The setup has its quirks, but those quirks really come from the fact that it is designed to do what it does in the way it does with this nice segregation protecting different users from each other, protecting them from the internet, and making sure a compromise wouldn’t impact everyone. Of course, that introduces some complexity. There are some things we’ve had to work around to do the things we want to do since what we’re trying as part of our research isn’t exactly just some students in a class. We’re testing running enterprise tools connecting to the internet, so the challenges are different. The DETER folks have been super supportive, super helpful, and it’s been easy to get support when we have problems.
Our goal is to get a firm understanding of how our project is going to work. The ResearchSOC is combining some things that already exist. We’re taking the OmniSOC here at IU to do 24/7 monitoring. We’re taking a project from Duke University called STINGAR which is like an automated honeypot system. We’re taking another project out of the Pittsburgh Supercomputing Center (PSC) that is a vulnerability identification service. It is the key thing that we’re testing on DETER. PSC is building infrastructure to do automated vulnerability scans, so they have some machine setups where they run this software. They can point it at a network, scan every host on that network looking for vulnerabilities, and aggregate those back into a report that they provide to ResearchSOC.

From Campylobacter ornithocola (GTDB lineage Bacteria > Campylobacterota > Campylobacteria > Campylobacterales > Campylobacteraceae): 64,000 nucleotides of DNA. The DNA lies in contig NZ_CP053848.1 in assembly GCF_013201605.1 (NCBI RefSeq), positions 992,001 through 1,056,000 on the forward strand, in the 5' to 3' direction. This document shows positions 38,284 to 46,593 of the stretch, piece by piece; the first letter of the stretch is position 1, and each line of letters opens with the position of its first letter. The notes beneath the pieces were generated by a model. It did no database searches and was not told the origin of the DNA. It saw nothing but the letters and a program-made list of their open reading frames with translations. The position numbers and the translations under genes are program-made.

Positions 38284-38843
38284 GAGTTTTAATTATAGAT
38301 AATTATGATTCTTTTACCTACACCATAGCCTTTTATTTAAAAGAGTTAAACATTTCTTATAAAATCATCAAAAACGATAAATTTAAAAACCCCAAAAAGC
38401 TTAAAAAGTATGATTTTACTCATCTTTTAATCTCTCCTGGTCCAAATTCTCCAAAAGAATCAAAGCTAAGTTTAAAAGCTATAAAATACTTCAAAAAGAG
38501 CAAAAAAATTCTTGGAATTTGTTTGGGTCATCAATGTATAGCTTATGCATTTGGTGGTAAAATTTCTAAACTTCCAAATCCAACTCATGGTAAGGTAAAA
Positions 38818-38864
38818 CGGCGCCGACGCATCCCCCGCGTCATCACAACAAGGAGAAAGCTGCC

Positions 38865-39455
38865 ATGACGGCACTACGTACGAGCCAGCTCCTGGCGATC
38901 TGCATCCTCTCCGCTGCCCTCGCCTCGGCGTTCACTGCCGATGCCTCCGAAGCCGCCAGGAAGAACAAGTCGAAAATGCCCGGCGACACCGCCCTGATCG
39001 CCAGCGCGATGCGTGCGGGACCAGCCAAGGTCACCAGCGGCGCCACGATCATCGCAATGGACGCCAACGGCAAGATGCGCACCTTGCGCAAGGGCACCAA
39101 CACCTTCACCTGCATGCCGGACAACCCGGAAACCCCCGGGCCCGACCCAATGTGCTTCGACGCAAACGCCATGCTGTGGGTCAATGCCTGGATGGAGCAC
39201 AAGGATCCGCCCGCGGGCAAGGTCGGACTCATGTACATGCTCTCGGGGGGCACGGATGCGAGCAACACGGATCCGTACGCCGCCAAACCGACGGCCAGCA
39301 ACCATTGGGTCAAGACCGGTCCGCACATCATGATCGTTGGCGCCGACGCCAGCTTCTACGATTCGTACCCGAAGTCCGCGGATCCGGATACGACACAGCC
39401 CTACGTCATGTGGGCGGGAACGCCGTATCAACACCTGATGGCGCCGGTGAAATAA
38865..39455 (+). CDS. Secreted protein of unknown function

Those sorts of things have existed for a while. But not a lot of people have been deploying it, even at academic institutions and definitely not at research institutions. We’re working with PSC to figure out how to scan these kinds of novel networks—like a telescope—that have sensitive systems. We don’t want to accidentally damage them by scanning them when they were never intended to be scanned. Part of our testing is doing some basic calibration and making sure when scanning that everything works, that our data collection is functioning properly, and that we’re able to scan and generate data and ingest that data into other systems.